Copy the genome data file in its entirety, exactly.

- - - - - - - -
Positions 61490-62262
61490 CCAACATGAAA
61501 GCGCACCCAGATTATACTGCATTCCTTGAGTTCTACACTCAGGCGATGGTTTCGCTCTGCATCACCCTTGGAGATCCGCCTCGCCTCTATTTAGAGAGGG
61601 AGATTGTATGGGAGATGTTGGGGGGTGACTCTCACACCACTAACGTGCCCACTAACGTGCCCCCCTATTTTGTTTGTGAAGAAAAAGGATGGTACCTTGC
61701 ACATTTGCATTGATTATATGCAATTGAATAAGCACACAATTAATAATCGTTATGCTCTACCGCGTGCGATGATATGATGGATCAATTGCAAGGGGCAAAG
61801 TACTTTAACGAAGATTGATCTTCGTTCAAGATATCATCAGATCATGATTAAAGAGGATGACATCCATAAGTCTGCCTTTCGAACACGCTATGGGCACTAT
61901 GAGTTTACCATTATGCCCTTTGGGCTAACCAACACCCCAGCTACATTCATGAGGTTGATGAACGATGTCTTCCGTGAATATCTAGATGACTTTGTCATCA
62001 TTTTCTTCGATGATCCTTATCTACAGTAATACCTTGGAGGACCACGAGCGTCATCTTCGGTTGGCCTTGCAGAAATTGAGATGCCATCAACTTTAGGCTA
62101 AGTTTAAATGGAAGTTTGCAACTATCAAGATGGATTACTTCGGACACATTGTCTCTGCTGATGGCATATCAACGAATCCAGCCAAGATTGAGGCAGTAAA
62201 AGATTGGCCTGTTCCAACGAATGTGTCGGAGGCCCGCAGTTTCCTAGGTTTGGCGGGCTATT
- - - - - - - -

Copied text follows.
Positions 61490-62262
61490 CCAACATGAAA
61501 GCGCACCCAGATTATACTGCATTCCTTGAGTTCTACACTCAGGCGATGGTTTCGCTCTGCATCACCCTTGGAGATCCGCCTCGCCTCTATTTAGAGAGGG
61601 AGATTGTATGGGAGATGTTGGGGGGTGACTCTCACACCACTAACGTGCCCACTAACGTGCCCCCCTATTTTGTTTGTGAAGAAAAAGGATGGTACCTTGC
61701 ACATTTGCATTGATTATATGCAATTGAATAAGCACACAATTAATAATCGTTATGCTCTACCGCGTGCGATGATATGATGGATCAATTGCAAGGGGCAAAG
61801 TACTTTAACGAAGATTGATCTTCGTTCAAGATATCATCAGATCATGATTAAAGAGGATGACATCCATAAGTCTGCCTTTCGAACACGCTATGGGCACTAT
61901 GAGTTTACCATTATGCCCTTTGGGCTAACCAACACCCCAGCTACATTCATGAGGTTGATGAACGATGTCTTCCGTGAATATCTAGATGACTTTGTCATCA
62001 TTTTCTTCGATGATCCTTATCTACAGTAATACCTTGGAGGACCACGAGCGTCATCTTCGGTTGGCCTTGCAGAAATTGAGATGCCATCAACTTTAGGCTA
62101 AGTTTAAATGGAAGTTTGCAACTATCAAGATGGATTACTTCGGACACATTGTCTCTGCTGATGGCATATCAACGAATCCAGCCAAGATTGAGGCAGTAAA
62201 AGATTGGCCTGTTCCAACGAATGTGTCGGAGGCCCGCAGTTTCCTAGGTTTGGCGGGCTATT